Perhaps the most important thing to understand is that where fire rating is concerned, the wall is only-rated according to its weakest point. In other words, if any part of a wall – even just a single corner or joint – fails to meet the fire rating requirements, the entire wall fails and cannot receive the fire rating. The fire-rated construction must provide a continuous barrier in order to certify. The image shown below demonstrates how a consistent fire-rated drywall layer is maintained while adding a second layer to include a decorative corner bead. Fire safety and drywall have a long history history you can read more on.
For walls requiring a fire-rating longer than 30 minutes, there are a few options available. Drywall type X and drywall type C are both reinforced with fiberglass to enhance their fire resistance. Only type C is additionally reinforced with a mineral called vermiculite that stabilizes the core. In modern assemblies, type C is generally suited to ceilings and type X to walls, beams, and columns. Depending on the thickness of your fire-rated drywall boards, you can achieve fire ratings of one hour (standard 5/8” fire-rated drywall) or even two hours (either by double-sheeting or by using ¾” type X).
As mentioned above, it is important to double check local codes as they may vary. In general, however, codes require conformation to the ASTM 119 standard. Other notable authorities on fire rating standards include the National Fire Protection Association and the UL 263 standard.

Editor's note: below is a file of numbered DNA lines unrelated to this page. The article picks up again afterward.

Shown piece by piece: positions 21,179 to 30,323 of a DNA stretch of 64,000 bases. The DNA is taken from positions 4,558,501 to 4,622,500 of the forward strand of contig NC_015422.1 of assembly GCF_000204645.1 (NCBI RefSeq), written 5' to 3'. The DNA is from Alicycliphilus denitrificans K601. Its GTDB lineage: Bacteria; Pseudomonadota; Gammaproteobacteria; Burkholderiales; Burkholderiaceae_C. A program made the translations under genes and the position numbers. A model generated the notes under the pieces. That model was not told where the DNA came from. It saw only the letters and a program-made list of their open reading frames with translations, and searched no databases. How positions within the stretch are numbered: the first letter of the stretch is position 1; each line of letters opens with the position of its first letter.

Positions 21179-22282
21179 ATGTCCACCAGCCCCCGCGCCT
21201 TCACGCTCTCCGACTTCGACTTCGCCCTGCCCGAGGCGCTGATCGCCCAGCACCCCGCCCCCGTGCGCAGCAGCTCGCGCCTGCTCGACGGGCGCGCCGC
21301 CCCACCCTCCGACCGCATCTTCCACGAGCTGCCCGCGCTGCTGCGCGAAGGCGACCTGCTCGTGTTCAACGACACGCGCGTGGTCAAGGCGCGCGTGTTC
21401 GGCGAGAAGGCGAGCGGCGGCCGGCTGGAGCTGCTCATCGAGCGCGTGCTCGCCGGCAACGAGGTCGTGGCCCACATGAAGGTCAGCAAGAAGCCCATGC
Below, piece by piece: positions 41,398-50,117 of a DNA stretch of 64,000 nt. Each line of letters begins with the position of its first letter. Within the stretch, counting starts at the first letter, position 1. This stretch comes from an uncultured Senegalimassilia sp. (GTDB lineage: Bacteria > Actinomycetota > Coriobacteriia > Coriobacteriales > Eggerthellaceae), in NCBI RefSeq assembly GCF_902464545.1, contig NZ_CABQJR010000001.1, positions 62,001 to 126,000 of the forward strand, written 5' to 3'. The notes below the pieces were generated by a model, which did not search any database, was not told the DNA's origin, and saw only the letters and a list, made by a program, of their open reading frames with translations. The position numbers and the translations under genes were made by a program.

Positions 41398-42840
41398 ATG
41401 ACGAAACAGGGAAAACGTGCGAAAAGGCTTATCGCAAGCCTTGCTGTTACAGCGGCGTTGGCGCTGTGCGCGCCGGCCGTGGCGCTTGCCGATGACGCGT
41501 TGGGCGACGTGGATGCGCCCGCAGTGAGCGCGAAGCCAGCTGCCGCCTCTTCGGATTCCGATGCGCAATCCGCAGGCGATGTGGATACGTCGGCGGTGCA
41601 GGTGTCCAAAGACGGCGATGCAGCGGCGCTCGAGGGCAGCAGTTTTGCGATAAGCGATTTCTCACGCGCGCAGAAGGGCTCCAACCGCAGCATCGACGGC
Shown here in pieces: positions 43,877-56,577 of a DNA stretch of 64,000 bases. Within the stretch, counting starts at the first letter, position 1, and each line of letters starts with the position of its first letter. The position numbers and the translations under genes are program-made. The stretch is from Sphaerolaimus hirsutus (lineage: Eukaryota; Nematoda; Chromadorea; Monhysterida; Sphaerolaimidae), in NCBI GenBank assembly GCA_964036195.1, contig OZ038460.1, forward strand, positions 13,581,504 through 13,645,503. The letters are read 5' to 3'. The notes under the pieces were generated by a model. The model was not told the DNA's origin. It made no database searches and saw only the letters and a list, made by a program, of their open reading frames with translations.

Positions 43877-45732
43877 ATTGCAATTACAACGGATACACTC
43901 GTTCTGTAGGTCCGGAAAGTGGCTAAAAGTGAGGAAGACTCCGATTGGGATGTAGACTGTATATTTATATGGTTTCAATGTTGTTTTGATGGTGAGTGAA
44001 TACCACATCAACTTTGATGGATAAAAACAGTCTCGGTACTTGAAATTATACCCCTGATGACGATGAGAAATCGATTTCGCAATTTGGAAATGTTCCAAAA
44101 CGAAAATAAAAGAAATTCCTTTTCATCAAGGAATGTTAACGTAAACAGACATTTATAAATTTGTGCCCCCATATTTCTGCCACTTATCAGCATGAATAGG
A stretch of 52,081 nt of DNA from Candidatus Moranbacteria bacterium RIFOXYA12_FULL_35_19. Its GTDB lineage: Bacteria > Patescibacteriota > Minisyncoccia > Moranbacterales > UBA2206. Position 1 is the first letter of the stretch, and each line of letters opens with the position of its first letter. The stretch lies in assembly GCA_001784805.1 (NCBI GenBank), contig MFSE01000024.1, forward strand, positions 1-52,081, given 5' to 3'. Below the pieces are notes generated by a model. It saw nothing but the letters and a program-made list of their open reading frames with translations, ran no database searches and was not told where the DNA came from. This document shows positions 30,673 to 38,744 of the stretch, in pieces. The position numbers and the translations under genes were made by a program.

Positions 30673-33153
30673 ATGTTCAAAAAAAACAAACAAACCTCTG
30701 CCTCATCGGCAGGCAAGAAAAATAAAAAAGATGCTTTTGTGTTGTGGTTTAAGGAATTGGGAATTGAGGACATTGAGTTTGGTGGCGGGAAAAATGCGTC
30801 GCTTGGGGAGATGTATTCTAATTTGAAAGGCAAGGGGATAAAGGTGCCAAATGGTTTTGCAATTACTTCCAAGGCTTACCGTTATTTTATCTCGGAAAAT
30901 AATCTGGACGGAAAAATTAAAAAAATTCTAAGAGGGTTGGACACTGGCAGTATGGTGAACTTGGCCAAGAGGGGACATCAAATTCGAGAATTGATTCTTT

Building Movement and Its Effects
Another important building consideration for new construction is the long-term movement of materials in response to environmental considerations such as temperature, high winds and loads. In general, building movement concerns come in two varieties: deflection and expansion. Both have important implications for meeting safety codes (especially fire codes) and for client satisfaction.
Deflection refers to the degree of movement that a building experiences under load. High-traffic or high-load areas (such as the lower levels of a large building) are especially prone to problems based in deflection. As the load above them increases, the joists can sag or concrete can begin to deform (known as concrete creep). As a result, the whole structure compresses, which can lead to unsightly inside corner cracks, costly repairs, and long-term client dissatisfaction.